Or be fine with being on your way to a great Zettel, soon! As long as you regularly come back to your Zettelkasten and you are still interested in the topic it's going to be fine to leave things only partly processed because you're going to get back to it. It doesn't matter if you have created 1 or 10 Zettels in a given time interval, either, because that's not what we're looking to optimize here.

No, they aren't. The knowledge structure is not the historical artifact but the interpretation and its asigned characteristic. The careful argument goes like the following: If the artifact is acurately described by X characteristic we can infer Y. That does not change with the fakeness of the artifact.

Wow. I would like to know more!

But in any case: The fakeness of an artifact I might be researching or new Information about something or new ways of thinking about a certain concept, etc. surely will prompt me to rework certain aspects (Links for example) of my Zettel. I think this still holds true, no?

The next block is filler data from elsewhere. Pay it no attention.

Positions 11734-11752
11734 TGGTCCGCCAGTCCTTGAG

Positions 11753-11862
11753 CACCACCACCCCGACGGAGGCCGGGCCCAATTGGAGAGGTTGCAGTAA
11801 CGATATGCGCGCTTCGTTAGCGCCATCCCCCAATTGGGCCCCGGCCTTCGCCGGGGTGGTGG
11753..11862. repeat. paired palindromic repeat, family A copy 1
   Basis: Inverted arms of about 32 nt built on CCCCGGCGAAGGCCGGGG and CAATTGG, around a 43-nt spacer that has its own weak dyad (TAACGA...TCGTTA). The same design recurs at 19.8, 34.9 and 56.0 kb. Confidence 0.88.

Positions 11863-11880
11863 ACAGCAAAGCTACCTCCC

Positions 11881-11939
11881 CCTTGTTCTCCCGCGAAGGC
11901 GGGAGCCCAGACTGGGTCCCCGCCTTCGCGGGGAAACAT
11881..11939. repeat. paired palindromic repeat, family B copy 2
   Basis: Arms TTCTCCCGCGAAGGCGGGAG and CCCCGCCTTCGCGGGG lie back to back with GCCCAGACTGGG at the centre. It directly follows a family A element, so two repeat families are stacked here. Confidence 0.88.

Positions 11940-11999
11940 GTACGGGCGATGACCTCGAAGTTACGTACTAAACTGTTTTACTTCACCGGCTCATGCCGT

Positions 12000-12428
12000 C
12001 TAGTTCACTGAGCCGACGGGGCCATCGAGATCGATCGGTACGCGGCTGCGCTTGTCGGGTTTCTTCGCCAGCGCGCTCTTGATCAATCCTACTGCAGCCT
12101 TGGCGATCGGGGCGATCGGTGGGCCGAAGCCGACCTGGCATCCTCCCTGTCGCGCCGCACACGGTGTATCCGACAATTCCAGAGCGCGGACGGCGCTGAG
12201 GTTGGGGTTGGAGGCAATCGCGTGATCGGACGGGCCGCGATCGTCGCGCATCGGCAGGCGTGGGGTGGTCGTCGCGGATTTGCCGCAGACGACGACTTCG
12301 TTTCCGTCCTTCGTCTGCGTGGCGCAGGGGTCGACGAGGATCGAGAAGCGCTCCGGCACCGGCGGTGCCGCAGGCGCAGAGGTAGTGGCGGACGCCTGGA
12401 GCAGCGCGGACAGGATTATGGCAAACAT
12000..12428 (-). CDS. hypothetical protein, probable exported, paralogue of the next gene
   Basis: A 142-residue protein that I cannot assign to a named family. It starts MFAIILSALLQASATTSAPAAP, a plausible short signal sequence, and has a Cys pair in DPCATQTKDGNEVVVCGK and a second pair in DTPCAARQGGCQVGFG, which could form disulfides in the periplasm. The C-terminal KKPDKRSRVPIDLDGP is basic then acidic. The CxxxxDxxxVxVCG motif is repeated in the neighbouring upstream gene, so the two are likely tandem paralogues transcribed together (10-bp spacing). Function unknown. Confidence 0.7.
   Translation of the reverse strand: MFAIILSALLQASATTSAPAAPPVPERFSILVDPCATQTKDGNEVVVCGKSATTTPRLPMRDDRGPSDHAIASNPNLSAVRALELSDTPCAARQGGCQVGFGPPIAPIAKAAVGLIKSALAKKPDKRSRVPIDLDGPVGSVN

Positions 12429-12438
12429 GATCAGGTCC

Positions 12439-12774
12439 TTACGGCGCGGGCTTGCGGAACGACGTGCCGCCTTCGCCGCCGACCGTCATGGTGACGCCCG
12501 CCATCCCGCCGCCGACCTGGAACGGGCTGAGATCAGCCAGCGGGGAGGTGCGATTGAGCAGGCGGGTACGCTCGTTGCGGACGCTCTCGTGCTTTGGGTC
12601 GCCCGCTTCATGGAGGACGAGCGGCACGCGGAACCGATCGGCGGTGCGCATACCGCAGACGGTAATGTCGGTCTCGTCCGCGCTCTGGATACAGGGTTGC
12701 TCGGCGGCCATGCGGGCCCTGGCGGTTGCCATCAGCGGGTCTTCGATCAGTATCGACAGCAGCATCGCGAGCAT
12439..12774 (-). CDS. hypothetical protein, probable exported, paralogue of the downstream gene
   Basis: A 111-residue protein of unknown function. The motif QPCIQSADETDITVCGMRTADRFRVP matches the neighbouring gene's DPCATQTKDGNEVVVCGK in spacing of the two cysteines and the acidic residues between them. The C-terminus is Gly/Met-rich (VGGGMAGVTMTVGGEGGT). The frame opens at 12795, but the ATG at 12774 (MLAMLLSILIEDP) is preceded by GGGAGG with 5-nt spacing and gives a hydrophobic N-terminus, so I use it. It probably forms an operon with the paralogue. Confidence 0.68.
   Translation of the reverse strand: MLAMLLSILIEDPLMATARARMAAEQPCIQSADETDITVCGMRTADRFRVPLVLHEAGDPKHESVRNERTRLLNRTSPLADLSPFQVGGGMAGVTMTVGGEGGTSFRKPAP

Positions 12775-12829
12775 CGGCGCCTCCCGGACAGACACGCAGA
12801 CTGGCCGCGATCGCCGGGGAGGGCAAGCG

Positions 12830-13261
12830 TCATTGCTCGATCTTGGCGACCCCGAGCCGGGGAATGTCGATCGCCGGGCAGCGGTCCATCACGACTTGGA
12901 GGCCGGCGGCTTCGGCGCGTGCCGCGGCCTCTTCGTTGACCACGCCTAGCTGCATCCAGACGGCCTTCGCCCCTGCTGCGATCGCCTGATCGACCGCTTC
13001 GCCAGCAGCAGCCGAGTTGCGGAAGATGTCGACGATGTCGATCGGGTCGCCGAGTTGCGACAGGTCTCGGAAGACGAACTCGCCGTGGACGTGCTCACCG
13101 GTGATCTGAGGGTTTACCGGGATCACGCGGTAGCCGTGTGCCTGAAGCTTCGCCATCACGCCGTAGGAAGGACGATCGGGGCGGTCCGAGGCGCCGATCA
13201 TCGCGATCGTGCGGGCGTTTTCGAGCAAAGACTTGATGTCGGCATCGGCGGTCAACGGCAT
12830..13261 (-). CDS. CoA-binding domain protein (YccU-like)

If the artifact is acurately described by X characteristic we can infer Y. That does not change with the fakeness of the artifact.

But it changes with the if clause in the beginning of the argument! Because it might not be accurately described. And how to judge this? By learning how to grasp. And how to do this? By investing time and effort. What if we get interrupted frequently? We need to get back to it. What does this mean for my Zettels? They might be in a state of inaccuracy.

• I might know the state of a given Zettel (and since I will come back to the Zettel in due time that's fine)
• or I might not (in which case the point is moot)
• or I might not know it yet (in which case there is a chance of it becoming the first case after a while)